Dalton’s Cinema Spot- Noah

Daltons Cinema Spot- Noah

PG-13, 139 minutes

Starring- Russell Crowe, Jennifer Connelly, Ray Winstone

4/ 5 Stars


          Let me start by saying, this is by no means Ben-Hur or The Ten Commandments as far as Biblical epics are concerned, but that I feel is to be expected. Noah is completely different from those past epics, but in a surprisingly good way. Russell Crowe is the titular hero who, after understanding a message from the Creator encoded inside a dream, realizes that the Creator plans to flood the world and destroy all of mankind thanks to man’s wickedness. Noah sets out to build an ark and save the innocent animals of the land along with his family. But while building, he must face odds with the villainous descendant of Caine, Tubal-caine (Winstone) who plans to seize the ark for himself.

If anyone has seen director Darren Aronofsky’s other films such as 2000’s Requiem for a Dream or 2010’s Black Swan, they should go into Noah with expectations of seeing something weird and weird is what they will get. This is a very weird film thanks in part to the general source material itself but also in part to Aronofsky’s direction utilizing quick edits showcasing the creation  and eventual destruction of Earth, extreme close up shots, and thundering score accompanied throughout. But, weird is not bad. On the contrary, the weird direction and tone actual helps propel this movie to be a very strong epic and better differentiating itself from seeming like a copy of other Biblical tales.

Noah is also set apart thanks to its fragile, human protagonist. Unlike in Ben-Hur and The Ten Commandments, Crowe portrays Noah as being very human. He has flaws and becomes angry and throws things (kind of like Russell Crowe himself) but it shows that Noah isn’t a godly, all around saintly man that legendary actor Charlton Hesston portrayed Judah Ben-Hur or Moses as. Crowe allows the audience to feel sympathy and anger towards the conflicted hero and does a beautiful job of oozing power, frailty, and humility, and takes a step away from some of his phoned in acting performances seen in 2012’s Les Miserables. And do not forget about the women! Connelly as Noah’s wife is heartfelt and dynamic while Emma Watson playing as Noah’s adopted daughter gives a performance that would stun anyone who’s known her purely as Hermione Granger. Dumbledore would have awarded her acting ten points to Gryffindor!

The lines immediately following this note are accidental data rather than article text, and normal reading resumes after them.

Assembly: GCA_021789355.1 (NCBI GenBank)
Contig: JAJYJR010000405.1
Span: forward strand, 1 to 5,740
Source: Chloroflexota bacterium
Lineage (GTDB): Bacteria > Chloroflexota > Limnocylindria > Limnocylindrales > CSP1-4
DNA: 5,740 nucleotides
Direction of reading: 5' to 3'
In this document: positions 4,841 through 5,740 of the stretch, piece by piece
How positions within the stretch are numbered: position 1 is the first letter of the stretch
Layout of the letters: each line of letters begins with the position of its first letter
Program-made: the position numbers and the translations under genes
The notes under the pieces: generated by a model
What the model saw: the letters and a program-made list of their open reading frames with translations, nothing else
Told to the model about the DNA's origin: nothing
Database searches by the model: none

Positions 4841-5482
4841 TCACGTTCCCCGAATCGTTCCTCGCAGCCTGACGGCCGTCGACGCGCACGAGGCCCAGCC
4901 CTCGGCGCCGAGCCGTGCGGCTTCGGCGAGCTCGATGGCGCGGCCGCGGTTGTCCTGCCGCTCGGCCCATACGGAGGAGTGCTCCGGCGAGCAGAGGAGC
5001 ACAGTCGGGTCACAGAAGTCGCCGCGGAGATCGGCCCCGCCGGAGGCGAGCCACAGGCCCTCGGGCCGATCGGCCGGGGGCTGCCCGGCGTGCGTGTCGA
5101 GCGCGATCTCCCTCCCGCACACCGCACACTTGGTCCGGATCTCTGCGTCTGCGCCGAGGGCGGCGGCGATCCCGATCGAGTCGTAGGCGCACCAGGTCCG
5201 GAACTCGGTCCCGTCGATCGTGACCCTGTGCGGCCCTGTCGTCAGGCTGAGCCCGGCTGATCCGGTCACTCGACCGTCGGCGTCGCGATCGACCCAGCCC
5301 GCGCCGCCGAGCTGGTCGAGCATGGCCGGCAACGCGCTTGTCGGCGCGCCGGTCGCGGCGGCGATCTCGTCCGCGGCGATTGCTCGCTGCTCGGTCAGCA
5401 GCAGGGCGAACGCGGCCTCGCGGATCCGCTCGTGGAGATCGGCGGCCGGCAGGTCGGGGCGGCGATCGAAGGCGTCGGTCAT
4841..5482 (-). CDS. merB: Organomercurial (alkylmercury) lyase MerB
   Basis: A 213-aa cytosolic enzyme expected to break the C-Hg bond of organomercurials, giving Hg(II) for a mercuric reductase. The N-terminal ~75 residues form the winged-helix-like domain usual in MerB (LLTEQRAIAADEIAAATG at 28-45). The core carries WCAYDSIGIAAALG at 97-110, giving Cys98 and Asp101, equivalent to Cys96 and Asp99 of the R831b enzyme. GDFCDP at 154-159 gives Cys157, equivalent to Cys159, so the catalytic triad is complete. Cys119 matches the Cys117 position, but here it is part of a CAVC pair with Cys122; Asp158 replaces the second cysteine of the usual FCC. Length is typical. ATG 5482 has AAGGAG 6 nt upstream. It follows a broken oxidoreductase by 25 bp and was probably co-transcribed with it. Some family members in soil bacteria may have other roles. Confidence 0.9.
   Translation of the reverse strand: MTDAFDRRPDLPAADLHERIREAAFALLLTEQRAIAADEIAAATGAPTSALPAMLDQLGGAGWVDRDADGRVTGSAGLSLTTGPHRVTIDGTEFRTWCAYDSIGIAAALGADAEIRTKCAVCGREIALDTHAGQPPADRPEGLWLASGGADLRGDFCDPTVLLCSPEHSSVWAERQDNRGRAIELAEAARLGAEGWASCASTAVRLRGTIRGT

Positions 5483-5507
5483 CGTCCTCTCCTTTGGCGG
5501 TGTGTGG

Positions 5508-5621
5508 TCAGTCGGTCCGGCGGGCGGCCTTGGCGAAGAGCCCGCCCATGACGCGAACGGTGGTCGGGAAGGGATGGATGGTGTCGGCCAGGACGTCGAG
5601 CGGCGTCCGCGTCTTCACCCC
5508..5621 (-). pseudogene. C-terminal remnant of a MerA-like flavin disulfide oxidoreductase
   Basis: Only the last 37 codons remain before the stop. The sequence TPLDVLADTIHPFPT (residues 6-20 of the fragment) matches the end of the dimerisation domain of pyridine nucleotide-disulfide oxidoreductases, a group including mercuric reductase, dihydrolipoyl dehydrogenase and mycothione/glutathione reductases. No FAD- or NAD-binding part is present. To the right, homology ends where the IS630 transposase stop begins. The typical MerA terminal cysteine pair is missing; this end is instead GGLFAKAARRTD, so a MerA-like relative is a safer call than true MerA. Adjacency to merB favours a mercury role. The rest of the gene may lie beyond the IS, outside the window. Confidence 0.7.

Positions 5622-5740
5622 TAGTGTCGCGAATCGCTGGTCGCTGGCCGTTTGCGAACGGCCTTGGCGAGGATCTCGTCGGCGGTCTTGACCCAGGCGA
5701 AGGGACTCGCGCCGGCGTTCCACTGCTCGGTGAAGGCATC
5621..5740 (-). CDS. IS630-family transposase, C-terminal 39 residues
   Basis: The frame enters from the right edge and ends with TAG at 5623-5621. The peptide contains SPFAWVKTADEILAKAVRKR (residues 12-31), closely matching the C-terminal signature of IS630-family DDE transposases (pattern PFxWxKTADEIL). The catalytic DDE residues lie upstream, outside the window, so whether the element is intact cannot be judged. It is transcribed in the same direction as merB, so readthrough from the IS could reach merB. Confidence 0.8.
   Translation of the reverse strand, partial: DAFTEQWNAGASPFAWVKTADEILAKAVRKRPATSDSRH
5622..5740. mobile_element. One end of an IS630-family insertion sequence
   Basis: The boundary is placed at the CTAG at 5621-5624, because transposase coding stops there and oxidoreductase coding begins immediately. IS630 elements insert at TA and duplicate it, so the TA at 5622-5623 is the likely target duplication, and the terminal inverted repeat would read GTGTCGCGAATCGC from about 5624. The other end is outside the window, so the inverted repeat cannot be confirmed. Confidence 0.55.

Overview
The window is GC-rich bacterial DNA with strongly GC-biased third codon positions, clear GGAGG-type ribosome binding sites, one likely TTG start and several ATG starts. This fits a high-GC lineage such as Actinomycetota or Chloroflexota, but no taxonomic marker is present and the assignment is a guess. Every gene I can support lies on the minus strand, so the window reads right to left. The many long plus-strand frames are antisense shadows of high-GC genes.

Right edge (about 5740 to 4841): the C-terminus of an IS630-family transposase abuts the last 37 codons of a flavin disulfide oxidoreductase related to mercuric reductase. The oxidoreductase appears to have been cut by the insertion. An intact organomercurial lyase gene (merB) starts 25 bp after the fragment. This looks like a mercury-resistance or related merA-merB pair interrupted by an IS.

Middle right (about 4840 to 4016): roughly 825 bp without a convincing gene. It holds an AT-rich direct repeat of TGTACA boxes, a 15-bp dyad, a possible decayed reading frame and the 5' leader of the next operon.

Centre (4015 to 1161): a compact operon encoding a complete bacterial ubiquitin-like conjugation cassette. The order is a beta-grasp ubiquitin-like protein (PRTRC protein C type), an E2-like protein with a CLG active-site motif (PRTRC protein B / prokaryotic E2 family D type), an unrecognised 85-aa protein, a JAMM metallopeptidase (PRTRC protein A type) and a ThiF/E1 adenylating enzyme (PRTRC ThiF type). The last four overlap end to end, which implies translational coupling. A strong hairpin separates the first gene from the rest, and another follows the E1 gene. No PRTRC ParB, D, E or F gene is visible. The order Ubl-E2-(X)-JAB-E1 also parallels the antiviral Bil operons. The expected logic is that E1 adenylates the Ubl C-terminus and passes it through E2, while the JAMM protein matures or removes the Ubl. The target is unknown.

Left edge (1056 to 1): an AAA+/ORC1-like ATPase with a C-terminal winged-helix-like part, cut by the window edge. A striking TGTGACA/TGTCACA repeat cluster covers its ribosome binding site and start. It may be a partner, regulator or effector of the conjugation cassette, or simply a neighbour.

The film remains true to its Biblical source material but is also liberal is allowing its own unique take without feeling overly preachy on a Christian based tale. In fact, if anything, Noah presents a message of environmentalism over divine intervention, at the same time touting Biblical messages.  Aronofsky has brought the Biblical epic to the 21st century with great force, even if the nearly two and a half hour movie feels about as long as previous over three hour epics. Noah, despite some pacing problems and at times cheesy visuals, is an epic to appease Christians and non-Christians alike, which is a very rare thing it feels in this day and age.